SEG1
hp

Get insider deals, exclusive promotions and more delivered right to your inbox.

Labor Day Sale
http://static.www.odcdn.com/images/us/od/lb_loading.gif
Sales Forecast

Any financial plan must begin with a forecast of sales for the business. The cash flow budget is no different — a sales forecast is the first step. Any forecast will include some uncertainty. Your sales forecast probably won't match your actual sales because of the many variables that ultimately affect the final amount. The economy, inflation, competitive influences, and a whole range of other variables will affect your actual sales. No matter how much uncertainty you associate with these variables, a sales forecast is still required.

Tip

Using your business's previous year's sales amounts is an excellent starting point for your sales forecast. This should be adequate enough for beginning your cash flow budget. Using last year's sales amounts should provide you with enough insight to predict any seasonal fluctuations or trends when preparing this year's sales forecast.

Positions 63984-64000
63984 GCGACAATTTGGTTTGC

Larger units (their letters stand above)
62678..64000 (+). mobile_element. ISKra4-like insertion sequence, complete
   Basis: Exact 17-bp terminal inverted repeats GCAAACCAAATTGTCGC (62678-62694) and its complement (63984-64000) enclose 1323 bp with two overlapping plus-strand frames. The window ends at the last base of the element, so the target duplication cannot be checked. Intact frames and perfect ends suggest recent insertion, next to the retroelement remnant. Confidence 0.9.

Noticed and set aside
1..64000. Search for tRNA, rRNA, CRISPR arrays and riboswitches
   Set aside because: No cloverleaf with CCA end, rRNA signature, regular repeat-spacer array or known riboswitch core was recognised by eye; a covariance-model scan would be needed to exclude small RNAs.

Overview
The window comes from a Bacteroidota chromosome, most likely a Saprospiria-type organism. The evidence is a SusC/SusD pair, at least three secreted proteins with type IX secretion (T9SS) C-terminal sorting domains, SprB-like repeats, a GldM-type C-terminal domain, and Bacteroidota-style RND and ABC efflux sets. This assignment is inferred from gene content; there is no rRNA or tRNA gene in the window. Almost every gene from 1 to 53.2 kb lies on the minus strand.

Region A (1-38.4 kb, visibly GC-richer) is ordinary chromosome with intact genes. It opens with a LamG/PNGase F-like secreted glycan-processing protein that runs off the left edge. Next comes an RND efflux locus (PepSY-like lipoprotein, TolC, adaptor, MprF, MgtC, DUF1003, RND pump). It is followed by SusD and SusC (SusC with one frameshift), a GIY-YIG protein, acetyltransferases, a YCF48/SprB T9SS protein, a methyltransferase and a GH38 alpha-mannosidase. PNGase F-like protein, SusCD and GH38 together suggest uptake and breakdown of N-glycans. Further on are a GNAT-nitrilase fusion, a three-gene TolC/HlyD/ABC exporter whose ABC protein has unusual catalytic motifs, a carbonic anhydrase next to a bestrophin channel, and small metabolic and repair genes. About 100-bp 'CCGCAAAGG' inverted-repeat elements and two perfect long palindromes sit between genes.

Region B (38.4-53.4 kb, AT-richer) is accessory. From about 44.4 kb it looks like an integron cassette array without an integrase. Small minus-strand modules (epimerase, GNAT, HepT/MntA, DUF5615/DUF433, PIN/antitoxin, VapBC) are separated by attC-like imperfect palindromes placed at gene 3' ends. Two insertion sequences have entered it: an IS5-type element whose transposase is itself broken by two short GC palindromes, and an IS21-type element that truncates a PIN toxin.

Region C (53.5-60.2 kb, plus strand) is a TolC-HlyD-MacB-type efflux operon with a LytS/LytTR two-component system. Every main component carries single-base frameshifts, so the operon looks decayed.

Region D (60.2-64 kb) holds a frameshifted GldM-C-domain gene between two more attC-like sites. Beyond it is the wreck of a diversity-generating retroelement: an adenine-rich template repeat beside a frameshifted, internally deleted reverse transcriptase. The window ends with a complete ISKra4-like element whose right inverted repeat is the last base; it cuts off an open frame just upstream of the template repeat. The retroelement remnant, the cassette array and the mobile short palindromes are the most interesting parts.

The sales forecast is the first step in preparing a cash flow budget — an important step in predicting major cash problems, or hopefully, cash flow successes.

Example

John Divot owns a golf supply retail store. John will use last year's sales amounts to prepare his cash flow budget for the next six months. Here is the sales information from the first six months of last year:

January $18,000
February $18,500
March $20,500
April $28,900
May $32,300
June $36,600

John expects sales for this year to be 1 percent higher in the off season and 1.5 percent higher during the golf season; which begins in April. John forecasts his sales for the first six months of this year to be as follows:

January $18,180
February $18,685
March $20,705
April $29,333
May $32,785
June $37,150